Eat Local Challenge. Tonight (Monday, 9/12, 7 pm) I'll be at the Urban Ecology Center for our Eat Local Challenge book club discussion. Our selection is Novella Carpenter's Farm City: The Education of an Urban Farmer. Carpenter's memoir chronicles setting up an urban farm in the neighborhood of Oakland known as Ghost Town.
The traditional of urban farming goes back centures. The Paris neighborhood of the Marais harvested so many crops that excess was shipped to other European countries. The economic downturn of 1893 led to an urban farm movement in Detroit, which quickly spread to other cities. And who can forget the Victory Gardens of World War II.
Carpenter and her husband moved from Seattle to this very poor neighborhood, where they quickly put in vegetable beds on the empty lot next door. Beekeeping followed, then chickens, then rabbits, and finally pigs. Her stories of being a modern urban pioneer are both humorous and inspiring. And New York Times critic Dwight Garner proclaimed Farm City one of his ten best books of 2009.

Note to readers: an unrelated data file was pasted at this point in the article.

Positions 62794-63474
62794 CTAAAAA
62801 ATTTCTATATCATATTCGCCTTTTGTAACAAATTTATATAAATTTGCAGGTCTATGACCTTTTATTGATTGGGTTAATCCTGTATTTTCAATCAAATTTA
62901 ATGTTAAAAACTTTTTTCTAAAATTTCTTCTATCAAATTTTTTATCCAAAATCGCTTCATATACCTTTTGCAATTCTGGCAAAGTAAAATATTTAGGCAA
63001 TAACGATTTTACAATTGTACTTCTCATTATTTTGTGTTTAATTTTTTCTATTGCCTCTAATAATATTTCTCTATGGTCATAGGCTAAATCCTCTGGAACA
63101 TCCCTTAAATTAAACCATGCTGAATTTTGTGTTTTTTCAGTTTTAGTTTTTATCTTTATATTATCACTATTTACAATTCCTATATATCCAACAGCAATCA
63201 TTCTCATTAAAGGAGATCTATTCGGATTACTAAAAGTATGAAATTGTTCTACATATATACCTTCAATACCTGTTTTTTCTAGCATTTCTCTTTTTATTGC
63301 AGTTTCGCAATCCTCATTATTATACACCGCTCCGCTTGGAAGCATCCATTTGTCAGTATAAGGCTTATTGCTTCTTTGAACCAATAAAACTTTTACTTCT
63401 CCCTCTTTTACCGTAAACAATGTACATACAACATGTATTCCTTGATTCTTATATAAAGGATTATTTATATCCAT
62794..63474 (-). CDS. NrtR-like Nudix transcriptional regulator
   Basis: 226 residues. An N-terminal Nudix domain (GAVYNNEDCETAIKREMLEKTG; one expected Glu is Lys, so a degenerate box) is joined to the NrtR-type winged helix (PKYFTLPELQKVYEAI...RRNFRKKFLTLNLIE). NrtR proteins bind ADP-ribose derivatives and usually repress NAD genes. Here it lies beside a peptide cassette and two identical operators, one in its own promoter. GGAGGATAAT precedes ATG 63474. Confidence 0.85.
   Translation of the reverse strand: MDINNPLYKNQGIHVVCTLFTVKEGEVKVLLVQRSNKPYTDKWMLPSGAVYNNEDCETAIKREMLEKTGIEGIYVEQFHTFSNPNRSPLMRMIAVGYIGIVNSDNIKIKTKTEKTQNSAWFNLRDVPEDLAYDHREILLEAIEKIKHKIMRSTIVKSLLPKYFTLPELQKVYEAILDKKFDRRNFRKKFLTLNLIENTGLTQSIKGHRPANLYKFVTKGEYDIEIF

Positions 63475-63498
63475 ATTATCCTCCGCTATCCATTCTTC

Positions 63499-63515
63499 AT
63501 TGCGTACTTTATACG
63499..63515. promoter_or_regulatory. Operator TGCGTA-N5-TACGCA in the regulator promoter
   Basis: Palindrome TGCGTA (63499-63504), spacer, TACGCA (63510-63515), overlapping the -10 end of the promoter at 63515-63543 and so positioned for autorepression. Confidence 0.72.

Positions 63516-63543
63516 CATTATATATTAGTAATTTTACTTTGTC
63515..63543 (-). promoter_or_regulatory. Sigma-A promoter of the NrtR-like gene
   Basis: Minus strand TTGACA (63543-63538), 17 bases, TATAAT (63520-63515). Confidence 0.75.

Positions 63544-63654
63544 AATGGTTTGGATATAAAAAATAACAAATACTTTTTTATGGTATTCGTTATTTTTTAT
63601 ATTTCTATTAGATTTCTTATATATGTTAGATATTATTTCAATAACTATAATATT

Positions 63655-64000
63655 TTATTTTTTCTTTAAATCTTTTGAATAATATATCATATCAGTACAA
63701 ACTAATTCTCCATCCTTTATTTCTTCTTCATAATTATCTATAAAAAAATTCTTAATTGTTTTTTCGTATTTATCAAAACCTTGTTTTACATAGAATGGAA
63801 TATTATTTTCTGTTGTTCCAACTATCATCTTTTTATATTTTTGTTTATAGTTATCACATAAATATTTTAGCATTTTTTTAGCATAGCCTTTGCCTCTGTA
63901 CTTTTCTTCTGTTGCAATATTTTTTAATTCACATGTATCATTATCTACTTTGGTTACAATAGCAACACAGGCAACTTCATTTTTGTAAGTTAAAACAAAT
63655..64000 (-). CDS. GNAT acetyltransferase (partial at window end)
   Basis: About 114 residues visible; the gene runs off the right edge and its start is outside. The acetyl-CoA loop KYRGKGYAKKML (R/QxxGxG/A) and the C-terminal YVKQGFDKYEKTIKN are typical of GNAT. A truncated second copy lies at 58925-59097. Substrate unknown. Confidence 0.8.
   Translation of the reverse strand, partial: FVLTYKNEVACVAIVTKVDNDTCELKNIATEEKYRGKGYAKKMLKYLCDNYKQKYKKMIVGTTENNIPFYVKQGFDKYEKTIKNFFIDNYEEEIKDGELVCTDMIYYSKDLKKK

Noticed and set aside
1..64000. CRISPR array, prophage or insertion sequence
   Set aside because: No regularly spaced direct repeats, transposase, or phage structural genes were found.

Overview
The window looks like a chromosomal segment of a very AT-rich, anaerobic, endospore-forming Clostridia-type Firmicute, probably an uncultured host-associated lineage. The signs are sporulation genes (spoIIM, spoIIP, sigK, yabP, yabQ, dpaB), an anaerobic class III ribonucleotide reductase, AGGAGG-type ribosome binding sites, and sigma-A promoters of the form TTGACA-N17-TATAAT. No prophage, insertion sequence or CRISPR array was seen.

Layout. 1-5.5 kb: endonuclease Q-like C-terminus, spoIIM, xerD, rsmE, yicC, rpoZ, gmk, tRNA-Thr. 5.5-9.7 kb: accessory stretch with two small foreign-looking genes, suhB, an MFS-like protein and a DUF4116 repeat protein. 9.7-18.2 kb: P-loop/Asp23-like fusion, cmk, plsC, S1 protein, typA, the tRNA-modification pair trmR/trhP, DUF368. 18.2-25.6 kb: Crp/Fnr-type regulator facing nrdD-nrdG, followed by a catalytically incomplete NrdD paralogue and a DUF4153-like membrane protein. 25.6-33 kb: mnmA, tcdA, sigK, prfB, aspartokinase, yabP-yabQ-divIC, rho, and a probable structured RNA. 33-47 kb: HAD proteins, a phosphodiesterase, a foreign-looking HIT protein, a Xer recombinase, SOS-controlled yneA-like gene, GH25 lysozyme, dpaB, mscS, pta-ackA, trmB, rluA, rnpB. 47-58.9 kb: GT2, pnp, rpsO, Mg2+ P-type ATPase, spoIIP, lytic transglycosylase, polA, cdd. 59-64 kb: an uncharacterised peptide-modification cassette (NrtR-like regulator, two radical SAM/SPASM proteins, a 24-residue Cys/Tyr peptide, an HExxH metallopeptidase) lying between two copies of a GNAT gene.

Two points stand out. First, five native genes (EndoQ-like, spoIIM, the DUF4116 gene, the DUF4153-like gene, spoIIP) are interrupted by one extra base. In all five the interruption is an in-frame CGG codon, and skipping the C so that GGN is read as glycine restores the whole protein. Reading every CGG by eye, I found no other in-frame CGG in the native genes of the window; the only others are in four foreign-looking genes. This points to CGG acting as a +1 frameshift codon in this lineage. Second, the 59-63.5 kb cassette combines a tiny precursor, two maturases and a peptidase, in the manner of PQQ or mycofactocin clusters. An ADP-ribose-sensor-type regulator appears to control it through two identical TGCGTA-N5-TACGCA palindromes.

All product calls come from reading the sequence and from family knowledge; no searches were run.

Of course at this point, it's best if you already read Farm City, but even if you haven't, perhaps you will be inspired by our talk. Whether you read the book new, second-hand, from the library, or through your e-reader, you're welcome to come and share your thoughts on Farm City or urban farming stories of your own.
Bergin looks at all aspects of eco-tourism to showcase destinations that meet LEEDS standards, places that recycle and show respect for nature, and plenty of locavore restaurants.
Bergin will be speaking at Boswell on Wednesday, September 28, 7 pm.
I know Adam Borut well, mostly because he is a voracious reader (like many of us, he gives a big thumbs up to Ernest Cline's Ready Player One). But you might remember that we (and several other shops around town) were featuring their Eco Hatchery energy-saving kits a couple of years ago. Their next generation of green technology is their Light Bulb Finder, a mobile app that can cut your energy bills by $120.
The app features a planning program, recommendations, a share option for talking about carbon footprints, a shopping list, and yes, a buy button too. I've been getting updates from Adam, and a number of energy utilities (including Milwaukee and Madison) have been picking up the app for distribution. But if your utility hasn't yet seen the light, you can still get more information; visit the Light Bulb Finder website with this link.